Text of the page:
Whether you think it’s successful or not, the book I’m reading at the moment might interest you. Ada Palmer’s Too Like the Lightning describes a 25th century so different from our own that at first it’s hard to get a handle on the problems the book’s characters are facing. But it’s future is hugely based on French enlightenment philosophy, so would that qualify for you as a reimagined future? Regardless, it definitely isn’t a variation on the typical SF futures you seem to object to. ANd I’d definitely recommend it to all Eruditorum people because its vision of the future is outrageously optimistic and profoundly complex in a way that I think would captivate most of us here.


  8. Eric Gimlin
    July 3, 2016 @ 1:30 am

    Short novels.

    There’s absolutely a place for massive multipart epics; and there’s still a lot of good short fiction kicking around. But it doesn’t seem like there are many books in the “kill an afternoon” range anymore. And I still think that’s a good length for SF; enough to build a world and characters but not so long as to represent a major investment of time.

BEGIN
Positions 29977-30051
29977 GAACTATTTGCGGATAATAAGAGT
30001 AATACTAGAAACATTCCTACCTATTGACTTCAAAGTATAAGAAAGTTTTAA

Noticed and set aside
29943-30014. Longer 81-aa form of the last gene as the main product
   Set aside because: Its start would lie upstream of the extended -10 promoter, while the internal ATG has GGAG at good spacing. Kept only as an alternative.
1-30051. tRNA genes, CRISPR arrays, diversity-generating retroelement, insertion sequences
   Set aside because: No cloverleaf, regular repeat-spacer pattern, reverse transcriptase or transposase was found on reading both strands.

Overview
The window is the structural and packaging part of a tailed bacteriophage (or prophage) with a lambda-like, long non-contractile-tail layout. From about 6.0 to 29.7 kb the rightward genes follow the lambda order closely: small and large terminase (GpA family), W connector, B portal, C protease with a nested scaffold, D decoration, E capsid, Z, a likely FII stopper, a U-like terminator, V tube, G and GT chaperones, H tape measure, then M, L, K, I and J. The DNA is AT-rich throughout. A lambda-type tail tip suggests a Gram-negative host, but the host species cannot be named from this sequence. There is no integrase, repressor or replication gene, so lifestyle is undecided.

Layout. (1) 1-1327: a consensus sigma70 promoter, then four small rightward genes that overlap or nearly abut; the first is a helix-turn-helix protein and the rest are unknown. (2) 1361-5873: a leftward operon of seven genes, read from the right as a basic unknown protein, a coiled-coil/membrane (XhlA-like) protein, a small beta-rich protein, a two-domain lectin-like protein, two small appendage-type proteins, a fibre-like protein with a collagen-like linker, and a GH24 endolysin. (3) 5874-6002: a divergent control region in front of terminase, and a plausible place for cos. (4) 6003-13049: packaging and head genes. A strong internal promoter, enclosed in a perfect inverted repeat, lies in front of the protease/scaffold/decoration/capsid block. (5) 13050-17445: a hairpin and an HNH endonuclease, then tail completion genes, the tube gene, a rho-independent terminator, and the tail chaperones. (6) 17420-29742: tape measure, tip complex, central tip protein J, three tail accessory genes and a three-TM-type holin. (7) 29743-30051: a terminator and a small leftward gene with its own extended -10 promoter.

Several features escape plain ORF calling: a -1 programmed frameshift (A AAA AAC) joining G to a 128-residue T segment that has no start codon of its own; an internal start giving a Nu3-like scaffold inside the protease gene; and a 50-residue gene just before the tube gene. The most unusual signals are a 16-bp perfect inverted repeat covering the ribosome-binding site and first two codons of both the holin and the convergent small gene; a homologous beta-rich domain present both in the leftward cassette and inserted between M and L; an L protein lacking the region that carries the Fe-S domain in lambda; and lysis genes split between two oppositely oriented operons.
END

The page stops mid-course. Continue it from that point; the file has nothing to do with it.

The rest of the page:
9. Graham
    July 3, 2016 @ 6:07 am

    Honestly, really good prose. The best prose writers of genre fiction tend to lean toward fantasy—Catherynne M. Valente, Caitlin R. Kiernan, Gaiman, etc.—while SF gets left in the dust. Not that there aren’t good prose writers existent within the genre right now, they just tend to be buried beneath the Stephensons and the Robinsons and such. Who, don’t get me wrong, write great books, but they’re not people you go to for poetic language.


  10. Daru
    July 3, 2016 @ 11:21 am

    Mind bending weirdness.


  11. Iain Coleman
    July 4, 2016 @ 1:43 am

    Continued membership of the European Union.